The Research Instrumentation Fund is available to individuals who currently hold a faculty appointment at the University of Utah, and to University of Utah core facilities  There are separate applications for individuals and for the core facilities.  In order to apply as a core facility, you must have prior approval to be recognized as a core facility.  

Biomedical Image and Data Analysis Core (BIDAC) Seed Funding
Deadline: TBA

The BIDAC Core provides advanced image and data analysis along with scientific visualization services to support activities likely to have a sustainable impact on research technology. These services leverage the R&D strengths of the Scientific Computing and Imaging (SCI) Institute.

For 2017, BIDAC will be providing limited funding ($2,500-$5,000) for three to five projects to use our services and seed larger project collaborations. We are currently welcoming new applications.

19. Extramural Funding Opportunities

NIH Loan Repayment Program
Apply Sept. 1, 2017–Nov. 15, 2017

The NIH Loan Repayment Programs (LRPs) are a set of programs established by Congress and designed to recruit and retain highly qualified health professionals into biomedical or biobehavioral research careers. The escalating costs of advanced education and training in medicine and clinical specialties are forcing some scientists to abandon their research careers for higher-paying private industry or private practice careers.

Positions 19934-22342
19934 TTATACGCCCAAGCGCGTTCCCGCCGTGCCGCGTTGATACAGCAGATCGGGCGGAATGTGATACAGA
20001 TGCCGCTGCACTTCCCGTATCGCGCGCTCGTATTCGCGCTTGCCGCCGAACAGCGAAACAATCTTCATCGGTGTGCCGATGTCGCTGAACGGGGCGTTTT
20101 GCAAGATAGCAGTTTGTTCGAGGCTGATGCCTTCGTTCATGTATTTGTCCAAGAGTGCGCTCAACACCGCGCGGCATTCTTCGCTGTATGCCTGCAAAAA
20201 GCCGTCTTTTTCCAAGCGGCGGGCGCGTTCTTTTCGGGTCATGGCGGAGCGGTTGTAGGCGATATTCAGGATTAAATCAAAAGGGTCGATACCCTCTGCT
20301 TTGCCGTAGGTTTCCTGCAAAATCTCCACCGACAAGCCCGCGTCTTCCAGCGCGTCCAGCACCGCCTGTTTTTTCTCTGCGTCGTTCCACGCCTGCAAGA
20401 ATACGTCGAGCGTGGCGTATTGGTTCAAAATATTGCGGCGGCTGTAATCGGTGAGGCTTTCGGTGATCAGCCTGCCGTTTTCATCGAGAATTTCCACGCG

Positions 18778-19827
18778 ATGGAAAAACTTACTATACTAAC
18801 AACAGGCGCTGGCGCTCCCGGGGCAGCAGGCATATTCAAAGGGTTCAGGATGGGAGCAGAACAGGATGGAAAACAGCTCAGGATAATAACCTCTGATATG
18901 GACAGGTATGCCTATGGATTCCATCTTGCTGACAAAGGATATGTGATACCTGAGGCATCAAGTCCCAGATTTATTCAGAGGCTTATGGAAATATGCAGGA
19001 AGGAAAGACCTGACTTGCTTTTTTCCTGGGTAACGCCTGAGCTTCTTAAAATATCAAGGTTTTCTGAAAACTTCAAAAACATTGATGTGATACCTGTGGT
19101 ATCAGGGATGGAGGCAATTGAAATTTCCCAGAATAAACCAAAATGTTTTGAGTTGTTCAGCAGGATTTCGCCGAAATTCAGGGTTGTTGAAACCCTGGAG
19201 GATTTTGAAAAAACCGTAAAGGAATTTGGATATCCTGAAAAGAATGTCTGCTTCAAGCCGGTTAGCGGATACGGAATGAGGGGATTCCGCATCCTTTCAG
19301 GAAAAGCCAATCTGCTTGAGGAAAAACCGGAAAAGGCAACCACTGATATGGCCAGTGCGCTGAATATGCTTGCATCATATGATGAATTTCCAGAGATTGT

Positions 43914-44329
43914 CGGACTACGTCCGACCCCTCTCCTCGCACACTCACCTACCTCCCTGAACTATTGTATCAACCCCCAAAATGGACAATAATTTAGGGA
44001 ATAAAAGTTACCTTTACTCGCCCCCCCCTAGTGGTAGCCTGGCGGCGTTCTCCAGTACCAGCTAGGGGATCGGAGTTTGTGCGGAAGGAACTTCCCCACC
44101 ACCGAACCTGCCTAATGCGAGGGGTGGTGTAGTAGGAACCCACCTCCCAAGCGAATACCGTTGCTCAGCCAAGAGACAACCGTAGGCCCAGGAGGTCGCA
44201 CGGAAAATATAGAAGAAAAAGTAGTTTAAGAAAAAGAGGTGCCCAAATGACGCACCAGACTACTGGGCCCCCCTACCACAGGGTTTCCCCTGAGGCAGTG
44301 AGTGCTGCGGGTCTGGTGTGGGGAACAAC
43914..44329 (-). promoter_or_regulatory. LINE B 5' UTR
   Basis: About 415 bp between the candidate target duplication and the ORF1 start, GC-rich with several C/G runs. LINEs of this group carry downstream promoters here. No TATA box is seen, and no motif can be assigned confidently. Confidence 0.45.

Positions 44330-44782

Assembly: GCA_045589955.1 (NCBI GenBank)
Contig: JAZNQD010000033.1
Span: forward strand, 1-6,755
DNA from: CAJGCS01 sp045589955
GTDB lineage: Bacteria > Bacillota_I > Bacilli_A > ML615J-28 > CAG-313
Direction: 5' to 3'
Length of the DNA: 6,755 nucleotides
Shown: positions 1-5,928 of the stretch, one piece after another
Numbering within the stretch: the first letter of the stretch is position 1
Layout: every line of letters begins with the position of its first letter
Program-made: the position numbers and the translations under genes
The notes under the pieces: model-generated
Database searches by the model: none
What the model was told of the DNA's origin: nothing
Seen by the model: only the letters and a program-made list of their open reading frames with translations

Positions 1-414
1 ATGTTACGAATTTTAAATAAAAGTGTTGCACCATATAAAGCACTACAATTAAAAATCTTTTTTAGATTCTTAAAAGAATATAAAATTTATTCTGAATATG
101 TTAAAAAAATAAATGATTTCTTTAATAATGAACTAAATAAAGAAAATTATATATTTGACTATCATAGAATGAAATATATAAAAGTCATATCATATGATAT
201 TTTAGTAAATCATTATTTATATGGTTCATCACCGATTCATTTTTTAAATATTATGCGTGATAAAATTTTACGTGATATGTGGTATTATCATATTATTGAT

The LRPs counteract that financial pressure by repaying up to $35,000 annually of a researcher’s qualified educational debt in return for a commitment to engage in NIH mission-relevant research. Since tomorrow’s medical breakthroughs will be made by investigators starting in their research careers today, the LRPs represent an important investment by NIH in the future of health discovery and the wellbeing of the Nation.  For more information, please visit NIH Loan Repayment Program.

DARPA Fundamental Design (FUN DESIGN)
Deadline: Sept. 11, 2017 4 p.m. ET

The goal of the Fundamental Design (FUN DESIGN) program is to investigate new fundamental computational and mathematical building blocks to represent conceptual designs of mechanical systems and enable the generation of novel configurations through the exploration of various combinations of these design building blocks. 

DARPA Imaging Through Almost Anything, Anywhere (ITA3)
Deadline: Sept. 11, 2017 4 p.m. ET

The challenge posed here is to determine the practical and fundamental limits to which one can exploit these electromagnetic waves for all conceivable imaging scenarios, which could include space-based as well as ground-based receivers. Performers will be required to characterize the trade space linking material penetration to lateral and range resolution, assuming different configurations and numbers of detectors. They will also be required to consider coding schemes and inversion methods.

NASA Seeks Phase I Innovative Advanced Aerospace Concepts
Deadline: Sept. 13, 2017, 5 p.m. ET

The NASA Innovative Advanced Concepts (NIAC) program is seeking Phase I proposals for 2018 through a solicitation released on August 2. The NIAC Program focuses on early studies of visionary concepts that address NASA’s and the nation’s goals and offers radically different approaches or leapfrog innovations to enable new missions or greatly enhance previous ones.